Saudi-led strikes kill dozens of children trapped by Hodeidah fighting

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Health official says members of extended family were piled into a truck fleeing besieged neighbourhood when air strikes hit, killing 27 civilians

A doctor tends a boy injured by an air strike in Saada on 9 August 2018 (Reuters)
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Friday 24 August 2018 11:10 UTC
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TAIZ, Yemen - Dozens of members of the same extended family trying to flee air strikes in Hodeidah were killed on Thursday when their vehicle was targeted by a purported Saudi strike, according to a health official.

The deaths of 27 civilians, mostly children, followed an earlier strike on Wednesday night targeting a residential neighbourhood in al-Duraihimi district in the coastal city, killing four people and wounding others.

The district has been under siege from Saudi- and UAE-backed forces loyal to President Abd Rabbuh Mansour Hadi. Battles have raged in and around Hodeidah for weeks as pro-government fighters try to recapture the strategic port city from Houthi rebels. Civilians have been trapped in the city by the fighting.

On Thursday morning, relatives of the victims of Wednesday's air strike decided to flee the area, which has seen intense fighting.

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They rented an old pick-up truck, but their vehicle was targeted while it was barely 500 metres outside the al-Koie neighbourhood, according to the head of Hodeidah's health office Abdurrahman GarAllah.

"There were 27 in the car; most of them were children and all of them were killed by the air strike, in addition to four people who were killed on Wednesday night inside their house," GarAllah said.

He added that all the casualties came from the same family; the men had already fled earlier on Thursday with the injured people and only children and women were left in the houses.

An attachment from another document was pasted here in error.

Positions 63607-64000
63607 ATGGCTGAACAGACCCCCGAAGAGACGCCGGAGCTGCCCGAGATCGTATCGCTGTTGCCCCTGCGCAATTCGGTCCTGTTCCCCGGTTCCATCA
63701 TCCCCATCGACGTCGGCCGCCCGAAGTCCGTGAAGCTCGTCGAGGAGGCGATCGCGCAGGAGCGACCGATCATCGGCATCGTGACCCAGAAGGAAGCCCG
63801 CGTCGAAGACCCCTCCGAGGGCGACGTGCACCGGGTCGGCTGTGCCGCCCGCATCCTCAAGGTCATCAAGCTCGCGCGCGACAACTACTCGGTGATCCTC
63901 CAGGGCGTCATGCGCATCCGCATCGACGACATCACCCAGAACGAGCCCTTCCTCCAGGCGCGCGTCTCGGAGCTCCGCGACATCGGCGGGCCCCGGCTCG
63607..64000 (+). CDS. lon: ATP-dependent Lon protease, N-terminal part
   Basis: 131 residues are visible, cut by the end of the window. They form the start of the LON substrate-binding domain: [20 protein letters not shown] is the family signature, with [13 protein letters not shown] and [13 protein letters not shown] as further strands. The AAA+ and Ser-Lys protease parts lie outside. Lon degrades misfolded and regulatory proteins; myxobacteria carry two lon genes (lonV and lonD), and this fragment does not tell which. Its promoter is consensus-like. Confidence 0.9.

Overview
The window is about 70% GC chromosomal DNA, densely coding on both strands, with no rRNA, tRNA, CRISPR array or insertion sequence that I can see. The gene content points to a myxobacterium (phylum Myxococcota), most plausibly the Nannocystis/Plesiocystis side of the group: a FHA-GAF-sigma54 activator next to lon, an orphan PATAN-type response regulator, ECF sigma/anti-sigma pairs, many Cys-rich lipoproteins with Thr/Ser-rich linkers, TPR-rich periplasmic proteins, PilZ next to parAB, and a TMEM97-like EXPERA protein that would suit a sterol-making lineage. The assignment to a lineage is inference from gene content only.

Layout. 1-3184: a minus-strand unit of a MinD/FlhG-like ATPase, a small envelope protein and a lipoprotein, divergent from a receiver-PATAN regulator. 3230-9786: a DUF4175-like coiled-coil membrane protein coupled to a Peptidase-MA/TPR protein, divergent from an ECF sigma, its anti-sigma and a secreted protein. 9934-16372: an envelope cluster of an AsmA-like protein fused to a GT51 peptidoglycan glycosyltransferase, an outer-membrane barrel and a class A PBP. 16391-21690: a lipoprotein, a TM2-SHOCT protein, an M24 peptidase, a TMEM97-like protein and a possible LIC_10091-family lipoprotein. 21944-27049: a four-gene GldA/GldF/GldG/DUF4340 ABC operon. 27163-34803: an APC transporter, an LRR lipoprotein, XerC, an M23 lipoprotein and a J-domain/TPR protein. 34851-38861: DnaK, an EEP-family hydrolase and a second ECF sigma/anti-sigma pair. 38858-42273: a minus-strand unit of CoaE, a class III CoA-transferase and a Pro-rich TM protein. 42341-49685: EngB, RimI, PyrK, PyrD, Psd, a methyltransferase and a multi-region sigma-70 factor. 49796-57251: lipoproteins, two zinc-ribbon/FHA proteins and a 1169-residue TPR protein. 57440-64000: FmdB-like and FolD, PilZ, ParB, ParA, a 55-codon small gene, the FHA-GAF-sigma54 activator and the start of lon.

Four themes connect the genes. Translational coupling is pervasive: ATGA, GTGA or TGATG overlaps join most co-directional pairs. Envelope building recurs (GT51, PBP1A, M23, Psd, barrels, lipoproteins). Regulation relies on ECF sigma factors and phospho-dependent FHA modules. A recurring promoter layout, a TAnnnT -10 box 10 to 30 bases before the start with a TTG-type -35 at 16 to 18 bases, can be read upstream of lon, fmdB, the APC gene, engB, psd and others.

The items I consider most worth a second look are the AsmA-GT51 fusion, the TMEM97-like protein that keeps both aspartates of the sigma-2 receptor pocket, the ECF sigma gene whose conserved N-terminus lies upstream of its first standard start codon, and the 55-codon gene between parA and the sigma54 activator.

Duraihimi has been inaccessible to aid groups, prompting residents to appeal to international organisations to intervene to open a safe passage for civilians looking to escape the violence, but the district remains under siege with daily battles blocking people from leaving.

"No one can enter Duraihimi to help civilians but the ICRC and they have not entered it yet, so civilians risk their lives to flee the city or relieve wounded," GarAllah told MEE.

"It is dangerous to stay in our houses, and it is even more dangerous to flee," a civilian in Duraihimi told MEE on condition of anonymity. "In all cases the war will target us, but I prefer to stay at my home waiting for my destiny".

He added that in addition to air strikes, rockets and mortars have targeted homes and civilians in Duraihimi.



The Houthis accuse the Saudi-led coalition of killing civilians; the coalition denies targeting residential neighbourhoods.

The Duraihimi resident who spoke to MEE blamed the raging war for the deteriorating humanitarian situation. "We do not care who the killer is, for us the war is the killer, and we hope that it stops as soon as possible. We do not need anything but a ceasefire," he said.

A pro-Hadi fighter in Hodeidah confirmed to MEE that there is fierce fighting in Duraihimi and it is not safe for civilians to flee.

"No one can decide who hit the car in al-Koie neighbourhood. The battles are ongoing in that area which is still under the control of the Houthis. Maybe an air strike or a Houthi rocket targeted the car, this needs investigation," he said.

"We always advise civilians not to flee their houses amid battles. It is not safe for them at all. It is better for them to stay at their houses until the ICRC enters to help them."